3.2.2. Red Fibres

The chromatographic profiles of the red fibre extracts (F5 and F6) revealed the presence of one major peak and six minor peaks (Figure 5a–b).
The major chromatographic peak seen in UV spectrochromatograms at 11.3 min (R6 and R7) had a rather complex mass spectrum. The chromatogram deconvolution algorithm of the MassHunter software revealed two co-eluting components. The reconstructed mass spectrum of the first component showed a pseudo-molecular ion at m/z 536 and the main product ions at m/z 492 and 448, while the pseudo-molecular ion at m/z 495 with the two most intensive product ions at m/z 451 and 407 can be seen in the reconstructed mass spectrum of the second component (see Table 2). The structure of the first component corresponds to laccaic acid A with fragment ions at m/z: 518 [M−H–H2O], 492 [M−H–CO2], 474 [M−H–CO2–H2O], 448 [M−H–2CO2], 430 [M−H–2CO2–H2O], and 420 [M−H–2CO2–CO] [43]. Laccaic acid B was assigned to the second component, with product ions at m/z: 447 [M−H–H2O], 451 [M−H–CO2], 433 [M−H–CO2–H2O], 407 [M−H–2CO2], and 389 [M−H–2CO2–H2O]. Decarbonylation of one or more of the keto groups is the main fragmentation reaction of anthraquinoids [44,45]. Successive decarbonylation may yield to fragment ions [M−H–28], [M−H–56], and [M−H–84]. Decarboxylation of the carboxylic acid group [M−H–44] is a fragmentation pathway typical for laccaic acids, followed by the loss of water [M−H–62]. The other intensive fragment ions [M−H–88] and [M−H–106] correspond to the loss of two CO2 molecules and a subsequent loss of water from the fragment ion [M−H–2CO2–H2O].
Peak R2 had a mass ion [M−H] at m/z 538 accompanied by product ions at m/z 520, 494, 476, 450, and m/z 432. The peak at m/z 538 can be attributed to the depronated molecular ion of laccaic acid C with product ions formed by the loss of H2O or CO2 molecules. The mass peak at m/z 494 (compound R3) accompanied by related peaks at m/z: 476 [M−H–H2O], 450 [M−H–CO2], 432 [M−H–CO2–H2O], 406 [M−H–2CO2], 388 [M−H–2CO2–H2O], and 378 [M−H–2CO2–CO] proved the presence of laccaic acid E. The chromatographic peak R5 had the signal of the pseudo-molecular ion registered at m/z 520 and fragment ions at m/z 502, 476, 458, 432, and 414 formed by the subsequent loss of water and carbon dioxide. The observed signals indicated that the examined extract contains xantholaccaic acid A, which is a derivative of laccaic acid A after the loss of hydroxyl substituent in the anthraquinone skeleton. These results are in agreement with the data available in the literature [46]. The enlargement of the UV chromatographic trace shows a peak of low intensity at the retention time of 8.5 min (peak R1) eluted before the peak of laccaic acid C. The mass spectrum of this compound revealed the presence of a precursor ion [M−H] at m/z 522 and fragment ions at m/z 478 [M−H–CO2] and m/z 434 [M−H–2CO2]. An accurate mass measurement of R1’s pseudo-molecular ion (m/z 522.0656, mass diff. 4.02 ppm) and main fragment ions (m/z 478.0762, mass diff. 3.56 ppm and m/z 434.0879, mass diff. 0.46 ppm) allowed us to identify the examined compound as the derivative of laccaic acid C formed after loss of the hydroxyl group. To our best knowledge, this derivative, named by us xantholaccaic acid C, is so far unknown in the literature and could be detected and identified as a result of the newly developed analytical protocol. Peak R4, appearing at the retention time 11.0 min, showed a pseudo-molecular ion [M−H] at m/z 552 that generated fragment ions at m/z 534 [M−H–H2O], m/z 508 [M−H–CO2], m/z 490 [M−H–CO2–H2O], m/z 464 [M−H–2CO2], and m/z 446 [M−H–2CO2–H2O]. This compound was tentatively identified as a derivative of laccaic acid A enriched by one additional hydroxyl group. This hypothesis was confirmed by the ESI(−)-QTOF product ion mass spectrum with the pseudo-molecular peak of [M−H] at m/z 552.0769 corresponding to the elemental composition of C26H19NO13 (mass diff. 2.54 ppm) and a fragment ion at m/z 534.0675 (C26H17NO12, mass diff. 0.56 ppm), although it is not possible to conclude the exact position of this hydroxyl substituent. This compound was detected only in the naturally aged fibre samples but not in the lac dye extract. It was probably formed from its precursor, laccaic acid A (compound R6), during the dyeing process or as a consequence of aging. To the best of our knowledge, this colouring compound has not so far been reported in the literature and can be treated as a new dating or locating marker of historical carpets. A comparison of the HPLC profiles of the red fibre and lac dye extracts (Figure 5c) allows us to conclude that K. lacca insect has been used in the dyeing process of these threads.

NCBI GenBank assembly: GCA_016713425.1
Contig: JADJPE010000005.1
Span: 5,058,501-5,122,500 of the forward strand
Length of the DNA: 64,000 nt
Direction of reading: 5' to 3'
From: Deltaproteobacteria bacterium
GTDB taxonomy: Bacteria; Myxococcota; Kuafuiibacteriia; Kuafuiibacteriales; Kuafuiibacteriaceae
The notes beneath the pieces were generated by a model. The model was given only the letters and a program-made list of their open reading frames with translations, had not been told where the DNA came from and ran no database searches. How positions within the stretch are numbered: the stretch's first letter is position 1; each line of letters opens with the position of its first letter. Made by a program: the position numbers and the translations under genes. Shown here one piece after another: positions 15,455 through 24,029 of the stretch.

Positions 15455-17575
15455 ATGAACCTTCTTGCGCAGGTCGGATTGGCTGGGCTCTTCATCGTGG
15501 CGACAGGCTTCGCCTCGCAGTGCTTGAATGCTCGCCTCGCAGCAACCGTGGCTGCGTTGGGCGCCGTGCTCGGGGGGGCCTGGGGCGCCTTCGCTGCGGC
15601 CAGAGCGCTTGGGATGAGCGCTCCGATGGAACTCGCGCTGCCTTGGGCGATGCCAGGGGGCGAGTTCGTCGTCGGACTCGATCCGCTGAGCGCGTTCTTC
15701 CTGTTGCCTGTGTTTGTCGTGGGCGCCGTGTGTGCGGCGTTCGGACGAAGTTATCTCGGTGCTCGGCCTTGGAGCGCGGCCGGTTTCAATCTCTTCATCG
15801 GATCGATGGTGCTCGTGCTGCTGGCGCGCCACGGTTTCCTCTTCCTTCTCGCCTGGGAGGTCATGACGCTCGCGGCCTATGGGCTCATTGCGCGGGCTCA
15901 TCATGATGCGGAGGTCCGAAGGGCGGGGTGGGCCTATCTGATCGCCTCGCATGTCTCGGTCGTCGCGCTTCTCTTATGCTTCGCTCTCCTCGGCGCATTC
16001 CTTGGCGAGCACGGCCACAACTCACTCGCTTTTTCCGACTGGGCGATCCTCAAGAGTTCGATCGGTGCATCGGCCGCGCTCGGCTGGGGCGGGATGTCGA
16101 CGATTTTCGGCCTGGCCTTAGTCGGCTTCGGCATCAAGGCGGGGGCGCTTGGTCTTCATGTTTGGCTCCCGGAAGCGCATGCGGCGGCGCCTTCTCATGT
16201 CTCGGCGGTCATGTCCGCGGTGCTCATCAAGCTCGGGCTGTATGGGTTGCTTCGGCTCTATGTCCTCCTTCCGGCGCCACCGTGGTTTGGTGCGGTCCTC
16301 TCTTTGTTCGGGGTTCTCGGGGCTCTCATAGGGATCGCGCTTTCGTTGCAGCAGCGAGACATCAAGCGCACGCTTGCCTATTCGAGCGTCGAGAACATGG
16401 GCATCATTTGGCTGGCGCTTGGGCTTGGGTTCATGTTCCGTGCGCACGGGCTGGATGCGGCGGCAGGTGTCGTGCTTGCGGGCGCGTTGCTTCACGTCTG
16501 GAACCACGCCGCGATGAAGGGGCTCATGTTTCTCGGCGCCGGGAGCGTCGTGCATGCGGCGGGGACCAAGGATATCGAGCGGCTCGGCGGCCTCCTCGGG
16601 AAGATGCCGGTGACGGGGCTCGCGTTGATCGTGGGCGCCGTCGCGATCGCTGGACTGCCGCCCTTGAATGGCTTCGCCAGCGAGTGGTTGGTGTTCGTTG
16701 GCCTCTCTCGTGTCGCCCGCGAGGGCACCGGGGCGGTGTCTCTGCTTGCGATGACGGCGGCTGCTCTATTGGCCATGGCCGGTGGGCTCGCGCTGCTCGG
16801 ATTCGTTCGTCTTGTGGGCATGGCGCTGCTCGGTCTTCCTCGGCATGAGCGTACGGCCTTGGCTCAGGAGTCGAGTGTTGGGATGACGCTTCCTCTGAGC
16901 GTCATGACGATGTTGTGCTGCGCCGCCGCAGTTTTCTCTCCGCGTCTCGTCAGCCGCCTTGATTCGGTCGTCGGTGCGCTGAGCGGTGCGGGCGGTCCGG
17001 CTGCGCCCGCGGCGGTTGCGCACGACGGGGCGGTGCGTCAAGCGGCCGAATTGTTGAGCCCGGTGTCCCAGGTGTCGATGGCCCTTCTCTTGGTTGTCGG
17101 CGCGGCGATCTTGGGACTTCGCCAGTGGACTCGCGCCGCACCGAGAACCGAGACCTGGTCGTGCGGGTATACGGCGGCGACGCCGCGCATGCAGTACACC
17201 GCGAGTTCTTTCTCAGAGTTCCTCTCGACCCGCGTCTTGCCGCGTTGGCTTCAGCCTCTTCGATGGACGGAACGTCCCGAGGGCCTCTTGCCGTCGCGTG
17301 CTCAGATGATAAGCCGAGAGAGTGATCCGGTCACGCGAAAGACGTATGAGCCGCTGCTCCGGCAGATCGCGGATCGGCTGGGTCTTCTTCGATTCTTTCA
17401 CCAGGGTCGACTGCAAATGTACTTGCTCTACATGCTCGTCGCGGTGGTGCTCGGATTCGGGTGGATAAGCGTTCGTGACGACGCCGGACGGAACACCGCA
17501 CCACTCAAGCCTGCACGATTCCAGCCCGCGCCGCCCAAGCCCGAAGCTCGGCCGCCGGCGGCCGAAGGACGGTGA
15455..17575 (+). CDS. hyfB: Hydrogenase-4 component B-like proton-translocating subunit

3.2.3. Blue and Green Fibres

HPLC-ESI(−)-MS of the blue fibre extract (F7) indicated the presence of two compounds B1 and B2 (Figure 6a). Compound B1 with a pseudo-molecular ion [M−H] at m/z 261, and two less intensive fragment ions at m/z 233 [M−H–CO] and 217 [M−CONH2], was identified as indigotin. Compound B2, defined as indirubin, showed the same pseudo-molecular ion ([M−H] at m/z 261) and a similar fragmentation pathway. Fortunately, indigotin and indirubin can be easily differentiated due to their different retention times (18.1 and 19.2 min) and absorption spectra in the visible region. Indigotin has maximum absorbance at 620 nm whereas indirubin has maximum absorbance at 550 nm. The detection of these colouring substances suggests that indigo was used for dyeing, but it is not possible to determine what kind of plant (Isatis tinctoria L. or Indigoferia tinctoria L.) was used during the dyeing process.